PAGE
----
2-1-1 Contact Centers and Enterprise Short Code Texting

It is an irrefutable fact that 2-1-1 has become an essential service. The calling for 211 ACT (which would enable 2-1-1 to receive government funding) is a crucial next step toward long-term sustainability. It is incumbent upon 2-1-1 Contact Centers to make themselves more relevant and valuable to the communities they serve, particularly as communication needs evolve.

Americans under 55 are now texting more than they make voice calls.  Gen-Y has come to expect social services be available through multiple channels. According to a recent article in Mashable, Millennials own an average of 2.5 web-enabled devices and chances are, they are texting on all of them. For reaching individuals, regional groups and specific priority groups, there is nothing more effective than text.

When phones are down, or over-burdened, text is the only communication channel that survives during disasters. The very elements that comprise a text are, by nature, resilient. In fact, SMS was first developed to help the Armed Services communicate in a safer, more secure manner in war-torn regions where communication infrastructure is compromised. During moments when every second counts, mobile phones are helping keep us all safer. Text based alerts offer the quickest, most efficient method for getting short bursts of information to entire communities in seconds.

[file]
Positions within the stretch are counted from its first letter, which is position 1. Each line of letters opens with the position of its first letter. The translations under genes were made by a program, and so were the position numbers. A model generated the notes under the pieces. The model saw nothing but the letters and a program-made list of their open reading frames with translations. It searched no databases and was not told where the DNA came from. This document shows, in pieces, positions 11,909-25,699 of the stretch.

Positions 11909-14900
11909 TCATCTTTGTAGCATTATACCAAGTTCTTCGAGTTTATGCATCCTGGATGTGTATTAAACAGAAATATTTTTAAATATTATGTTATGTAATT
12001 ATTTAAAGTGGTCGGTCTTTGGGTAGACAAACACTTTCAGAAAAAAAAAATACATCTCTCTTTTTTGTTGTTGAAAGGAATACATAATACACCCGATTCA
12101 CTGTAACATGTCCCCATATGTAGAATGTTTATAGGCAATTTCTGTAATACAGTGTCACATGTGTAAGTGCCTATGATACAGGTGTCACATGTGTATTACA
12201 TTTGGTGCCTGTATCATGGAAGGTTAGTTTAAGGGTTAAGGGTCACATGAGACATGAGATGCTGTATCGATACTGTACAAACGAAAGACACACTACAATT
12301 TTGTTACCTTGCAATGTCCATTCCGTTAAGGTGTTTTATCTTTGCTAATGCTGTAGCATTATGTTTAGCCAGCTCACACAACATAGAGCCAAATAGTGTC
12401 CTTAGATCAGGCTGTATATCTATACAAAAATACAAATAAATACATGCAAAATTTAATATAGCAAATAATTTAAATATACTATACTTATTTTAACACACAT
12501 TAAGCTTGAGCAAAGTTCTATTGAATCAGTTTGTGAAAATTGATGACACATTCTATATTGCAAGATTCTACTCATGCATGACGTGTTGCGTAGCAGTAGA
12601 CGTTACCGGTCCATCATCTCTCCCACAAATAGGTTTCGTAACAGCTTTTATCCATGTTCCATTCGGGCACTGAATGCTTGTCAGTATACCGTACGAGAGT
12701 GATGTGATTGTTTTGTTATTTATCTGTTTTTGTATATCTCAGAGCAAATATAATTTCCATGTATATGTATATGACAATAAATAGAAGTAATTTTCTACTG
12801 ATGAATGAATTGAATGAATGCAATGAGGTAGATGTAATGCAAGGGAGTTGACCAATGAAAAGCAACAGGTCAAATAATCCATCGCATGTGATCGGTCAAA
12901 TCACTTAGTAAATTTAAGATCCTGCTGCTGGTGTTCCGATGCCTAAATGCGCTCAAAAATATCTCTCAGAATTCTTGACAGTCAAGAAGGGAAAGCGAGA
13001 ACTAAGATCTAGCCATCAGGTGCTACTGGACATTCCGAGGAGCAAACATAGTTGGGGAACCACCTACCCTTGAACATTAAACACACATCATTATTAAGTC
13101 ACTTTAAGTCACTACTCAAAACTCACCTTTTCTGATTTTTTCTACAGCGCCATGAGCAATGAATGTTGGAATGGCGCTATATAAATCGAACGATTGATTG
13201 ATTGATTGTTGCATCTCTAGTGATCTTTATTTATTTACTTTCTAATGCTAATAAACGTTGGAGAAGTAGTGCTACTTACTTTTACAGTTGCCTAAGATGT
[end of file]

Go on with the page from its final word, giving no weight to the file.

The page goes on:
2-1-1 has expanded into nearly every community in the US making the 211 network ideally suited for text message based alerts and resource provisioning. In the US, the use of SMS during times of catastrophe or natural disaster has proven to have an incredible impact. “Phone lines, fax, and electricity could fail and the only tool you can use is your cell phone ,” said Safe America Foundation Spokesperson, Carla Shaw. For example, during and immediately after Hurricane Katrina pummeled the Gulf Coast of the United States, SMS was the only mechanism available for much of the country to contact those in the affected areas, due to the small amount of data that is required to send a text message. SMS messages are inexpensive and easy-to-use and in recent years the mobile phones that are needed for sending and receiving them have become ubiquitous. Homeland Security published an article in 2010, “The Unprecedented Role of SMS in Disaster Response,” where they pose the question, “what if we could communicate with disaster-affected communities in real-time just days after a major disaster like the quake in Haiti?”